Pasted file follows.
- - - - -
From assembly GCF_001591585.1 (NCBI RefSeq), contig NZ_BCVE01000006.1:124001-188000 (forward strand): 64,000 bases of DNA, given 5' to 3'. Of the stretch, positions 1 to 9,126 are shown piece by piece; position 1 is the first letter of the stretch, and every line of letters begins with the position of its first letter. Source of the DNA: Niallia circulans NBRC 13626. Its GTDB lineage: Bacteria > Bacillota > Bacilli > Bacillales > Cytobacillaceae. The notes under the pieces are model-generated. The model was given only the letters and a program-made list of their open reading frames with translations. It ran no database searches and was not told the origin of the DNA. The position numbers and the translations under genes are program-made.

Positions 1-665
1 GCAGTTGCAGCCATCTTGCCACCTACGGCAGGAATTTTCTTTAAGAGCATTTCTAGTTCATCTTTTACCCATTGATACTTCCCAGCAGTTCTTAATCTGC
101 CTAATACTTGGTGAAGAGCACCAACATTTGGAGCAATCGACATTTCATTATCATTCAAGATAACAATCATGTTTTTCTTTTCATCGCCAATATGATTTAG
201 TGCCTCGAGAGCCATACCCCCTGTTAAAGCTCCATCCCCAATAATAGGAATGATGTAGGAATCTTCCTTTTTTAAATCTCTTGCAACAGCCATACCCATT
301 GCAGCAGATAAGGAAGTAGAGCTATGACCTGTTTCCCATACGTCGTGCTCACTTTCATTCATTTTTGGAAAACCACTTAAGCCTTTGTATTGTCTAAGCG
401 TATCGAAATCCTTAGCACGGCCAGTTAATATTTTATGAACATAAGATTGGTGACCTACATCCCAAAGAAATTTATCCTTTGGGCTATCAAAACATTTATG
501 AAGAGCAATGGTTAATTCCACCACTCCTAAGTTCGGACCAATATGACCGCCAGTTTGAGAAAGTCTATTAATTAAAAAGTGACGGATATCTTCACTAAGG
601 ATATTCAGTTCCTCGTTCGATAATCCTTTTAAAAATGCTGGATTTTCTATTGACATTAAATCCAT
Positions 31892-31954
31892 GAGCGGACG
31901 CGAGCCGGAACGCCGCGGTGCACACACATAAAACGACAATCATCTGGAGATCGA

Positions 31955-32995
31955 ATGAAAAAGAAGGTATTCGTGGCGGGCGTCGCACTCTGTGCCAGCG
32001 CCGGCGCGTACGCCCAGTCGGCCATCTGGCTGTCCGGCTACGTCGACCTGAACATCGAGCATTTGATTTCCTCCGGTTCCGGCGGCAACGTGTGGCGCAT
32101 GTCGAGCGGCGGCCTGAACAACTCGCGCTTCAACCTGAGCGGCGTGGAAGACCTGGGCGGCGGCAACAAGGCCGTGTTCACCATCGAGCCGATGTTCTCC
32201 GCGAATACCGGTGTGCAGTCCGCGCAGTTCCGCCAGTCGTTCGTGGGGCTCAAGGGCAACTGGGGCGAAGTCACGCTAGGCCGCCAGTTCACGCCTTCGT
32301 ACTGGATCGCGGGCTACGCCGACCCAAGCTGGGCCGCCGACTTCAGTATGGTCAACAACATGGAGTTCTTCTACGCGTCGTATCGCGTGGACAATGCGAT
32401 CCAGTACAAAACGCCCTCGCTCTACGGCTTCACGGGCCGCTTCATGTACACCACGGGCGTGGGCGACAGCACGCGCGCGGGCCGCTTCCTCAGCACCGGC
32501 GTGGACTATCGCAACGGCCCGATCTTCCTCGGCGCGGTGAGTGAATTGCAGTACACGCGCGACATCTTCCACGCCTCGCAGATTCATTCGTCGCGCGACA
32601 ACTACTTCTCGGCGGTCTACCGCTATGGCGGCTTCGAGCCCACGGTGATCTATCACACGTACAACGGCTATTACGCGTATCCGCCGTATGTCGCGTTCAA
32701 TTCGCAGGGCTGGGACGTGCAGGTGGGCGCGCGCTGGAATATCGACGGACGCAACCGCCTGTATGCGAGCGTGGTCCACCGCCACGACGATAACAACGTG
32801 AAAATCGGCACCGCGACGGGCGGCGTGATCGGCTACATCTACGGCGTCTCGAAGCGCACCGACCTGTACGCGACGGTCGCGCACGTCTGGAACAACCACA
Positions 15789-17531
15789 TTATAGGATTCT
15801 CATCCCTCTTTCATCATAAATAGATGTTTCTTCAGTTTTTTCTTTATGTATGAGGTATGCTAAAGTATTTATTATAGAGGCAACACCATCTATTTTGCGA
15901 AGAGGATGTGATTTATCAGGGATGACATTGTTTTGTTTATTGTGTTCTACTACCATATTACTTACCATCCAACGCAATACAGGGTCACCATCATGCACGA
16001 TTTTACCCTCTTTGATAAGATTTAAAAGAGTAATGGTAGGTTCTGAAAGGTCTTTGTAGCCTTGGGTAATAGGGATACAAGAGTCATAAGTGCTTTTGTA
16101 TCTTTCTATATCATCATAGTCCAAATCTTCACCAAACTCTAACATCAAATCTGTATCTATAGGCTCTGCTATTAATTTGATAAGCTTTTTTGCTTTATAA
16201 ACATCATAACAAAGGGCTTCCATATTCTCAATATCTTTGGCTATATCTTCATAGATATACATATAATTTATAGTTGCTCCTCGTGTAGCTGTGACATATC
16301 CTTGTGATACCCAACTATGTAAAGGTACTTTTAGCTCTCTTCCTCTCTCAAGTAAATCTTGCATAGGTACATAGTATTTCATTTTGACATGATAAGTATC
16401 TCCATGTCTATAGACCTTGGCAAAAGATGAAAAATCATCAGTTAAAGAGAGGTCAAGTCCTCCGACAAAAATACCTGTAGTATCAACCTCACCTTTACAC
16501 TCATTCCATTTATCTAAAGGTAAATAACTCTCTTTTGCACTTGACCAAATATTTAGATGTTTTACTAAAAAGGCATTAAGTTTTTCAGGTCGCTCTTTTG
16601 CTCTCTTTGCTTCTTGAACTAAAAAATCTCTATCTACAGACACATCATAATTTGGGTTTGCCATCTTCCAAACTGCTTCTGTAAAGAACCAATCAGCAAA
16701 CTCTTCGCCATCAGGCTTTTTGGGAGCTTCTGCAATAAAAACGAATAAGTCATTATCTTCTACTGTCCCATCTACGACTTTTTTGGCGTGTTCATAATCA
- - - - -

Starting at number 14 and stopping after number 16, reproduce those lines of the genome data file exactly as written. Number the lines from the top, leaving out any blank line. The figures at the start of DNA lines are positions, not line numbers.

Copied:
31955 ATGAAAAAGAAGGTATTCGTGGCGGGCGTCGCACTCTGTGCCAGCG
32001 CCGGCGCGTACGCCCAGTCGGCCATCTGGCTGTCCGGCTACGTCGACCTGAACATCGAGCATTTGATTTCCTCCGGTTCCGGCGGCAACGTGTGGCGCAT
32101 GTCGAGCGGCGGCCTGAACAACTCGCGCTTCAACCTGAGCGGCGTGGAAGACCTGGGCGGCGGCAACAAGGCCGTGTTCACCATCGAGCCGATGTTCTCC